Archive for Saturday, February 25, 2006

What do you think of reactions to the cartoons of Muhammad?

February 25, 2006


Violence not the sole reaction to cartoons

Mohammad Rahman, member, Muslim Student Association at Kansas University:

As a Muslim, with a firm belief in every teaching of the great religion of Islam, I am compelled to denounce all baseless acts of violence conducted in reaction to the cartoons.

But the question asked begs for a deeper response, as violence was not the sole reaction of Muslims, and Muslims were not the only ones to react.

Before tackling the spectrum of reactions, it would help to understand the Muslim sentiment about the cartoons. A faithful Muslim is hurt and angered when the Prophet Muhammad is defamed in any way. The Danish cartoons ridiculed the Prophet in a most shamefully disrespectful way. Not surprisingly, Muslims around the world perceived the cartoons to be offensive and acknowledged a sacred duty to protest.

On the KU campus, I have tried to do my part. When asked about my reaction, I explained my dismay and shared my condemnation. And I applauded similar peaceful protest efforts of millions of Muslims across the globe. The call for a boycott of Danish products by Muslim leaders followed by an apology from the Danish prime minister was a triumphant demonstration of achieving success through Islam (peace), and Islamic solidarity and discipline.

As a Muslim, I acknowledge that many different views exist. As a faithful individual, I am saddened that many supporters of the offensive cartoons are failing to understand the Muslim hurt, are falsely accusing Muslims of attacking free speech through intolerance, and are consequently calling for mass publishing of the cartoons. Saddened, because publishing the cartoons is both an exercise and a tragic abuse of the right to free speech.

Saddened, because the Prophet Muhammad's teaching of tolerance is overlooked, both by non-Muslims and Muslims. In his words, "the strong is not the one who overcomes the people by his strength, but the strong is the one who controls himself while in anger." So while Muslims have every right to be angered by the cartoons, their faith binds them to exercise control.

- Send e-mail to Mohammad Rahman at

Images depict a global campaign against Islam

Moussa Elbayoumy, director, Islamic Center of Lawrence, 1917 Naismith Drive:

I believe that the reaction to these cartoons cannot be viewed or considered in isolation from the historical context of relations between Muslims and the non-Muslim, "Western" world - the unique place that Prophet Muhammad (peace be upon him) occupies as a central and beloved figure at the core of the self-identity of all Muslims, and the global atmosphere surrounding Muslims in the world today, particularly after Sept. 11, 2001.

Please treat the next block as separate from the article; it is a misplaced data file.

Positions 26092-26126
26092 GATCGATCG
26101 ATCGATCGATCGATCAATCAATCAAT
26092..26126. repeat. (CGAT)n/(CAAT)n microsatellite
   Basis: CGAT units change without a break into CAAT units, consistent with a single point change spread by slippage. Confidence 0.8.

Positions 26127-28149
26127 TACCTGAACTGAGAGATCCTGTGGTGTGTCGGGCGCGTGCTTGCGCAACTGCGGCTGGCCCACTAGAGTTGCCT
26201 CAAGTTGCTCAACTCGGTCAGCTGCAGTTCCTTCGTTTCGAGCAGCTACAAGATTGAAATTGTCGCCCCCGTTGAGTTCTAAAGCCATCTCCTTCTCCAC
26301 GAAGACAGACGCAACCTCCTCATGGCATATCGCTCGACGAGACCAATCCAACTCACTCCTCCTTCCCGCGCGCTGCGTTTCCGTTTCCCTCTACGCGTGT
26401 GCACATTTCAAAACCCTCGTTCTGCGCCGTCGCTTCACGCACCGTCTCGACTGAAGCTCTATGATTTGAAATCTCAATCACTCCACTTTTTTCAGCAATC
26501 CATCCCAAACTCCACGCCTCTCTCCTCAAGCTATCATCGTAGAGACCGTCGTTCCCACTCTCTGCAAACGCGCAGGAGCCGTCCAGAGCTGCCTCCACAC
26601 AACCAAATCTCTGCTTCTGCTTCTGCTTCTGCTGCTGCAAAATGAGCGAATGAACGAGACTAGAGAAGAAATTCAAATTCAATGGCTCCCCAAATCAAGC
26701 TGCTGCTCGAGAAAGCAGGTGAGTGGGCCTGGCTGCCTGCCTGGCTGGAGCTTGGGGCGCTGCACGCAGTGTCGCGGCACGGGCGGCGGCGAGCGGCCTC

The cartoons themselves are offensive to every Muslim. They abused free speech which is valued by all, including Muslims, and used it as a tool to propagate hate, stereotyping and bigotry. Replace the word "Muslim" or "Muhammad" in some of today's commentaries with the word "Jew," and you find the statements almost identical to anti-Semitic statements prevalent in Europe in the 1930s, or with the word "black" and you find similarity to Ku Klux Klan statements in the 1940s, '50s, and '60s.

The cartoons themselves would not have caused the outrage the world has witnessed if they were not seen as a part of the global campaign against Islam and the wave of Islamophobia sweeping the western world.

What we witness today is a "global civil rights movement" for all Muslims demanding respect, acceptance and equal rights to life, liberty and pursuit of happiness. Not unlike other civil rights movements, this one has its legitimate concerns and principles, carried out by legitimate activists and leaders who pursue legal and peaceful means. It also has some on the fringe, possibly fueled by opportunist and oppressive governments who protest in ways denounced by the world, and by the majority of Muslims as a violation of the teachings of Islam.

We need to join together to condemn the violence, but we also need to open our hearts and our minds to the legitimate concerns of Muslims worldwide, if we are to avoid a Holocaust of Muslims. Let's drop the misguided notion of a clash of civilizations and work for global harmony, mutual respect and peaceful co-existence.

- Send e-mail to Moussa Elbayoumy at


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